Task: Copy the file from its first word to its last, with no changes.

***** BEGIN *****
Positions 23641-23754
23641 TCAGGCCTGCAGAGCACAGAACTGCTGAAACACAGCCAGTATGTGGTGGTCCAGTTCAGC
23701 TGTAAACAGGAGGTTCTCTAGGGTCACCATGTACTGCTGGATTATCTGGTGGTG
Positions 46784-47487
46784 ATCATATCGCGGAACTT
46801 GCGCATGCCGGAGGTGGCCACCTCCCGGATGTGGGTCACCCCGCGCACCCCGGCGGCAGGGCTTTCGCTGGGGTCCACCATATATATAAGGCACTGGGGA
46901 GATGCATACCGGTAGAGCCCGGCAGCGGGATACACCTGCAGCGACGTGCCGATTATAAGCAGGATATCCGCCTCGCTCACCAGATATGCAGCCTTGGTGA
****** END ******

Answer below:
Positions 23641-23754
23641 TCAGGCCTGCAGAGCACAGAACTGCTGAAACACAGCCAGTATGTGGTGGTCCAGTTCAGC
23701 TGTAAACAGGAGGTTCTCTAGGGTCACCATGTACTGCTGGATTATCTGGTGGTG
Positions 46784-47487
46784 ATCATATCGCGGAACTT
46801 GCGCATGCCGGAGGTGGCCACCTCCCGGATGTGGGTCACCCCGCGCACCCCGGCGGCAGGGCTTTCGCTGGGGTCCACCATATATATAAGGCACTGGGGA
46901 GATGCATACCGGTAGAGCCCGGCAGCGGGATACACCTGCAGCGACGTGCCGATTATAAGCAGGATATCCGCCTCGCTCACCAGATATGCAGCCTTGGTGA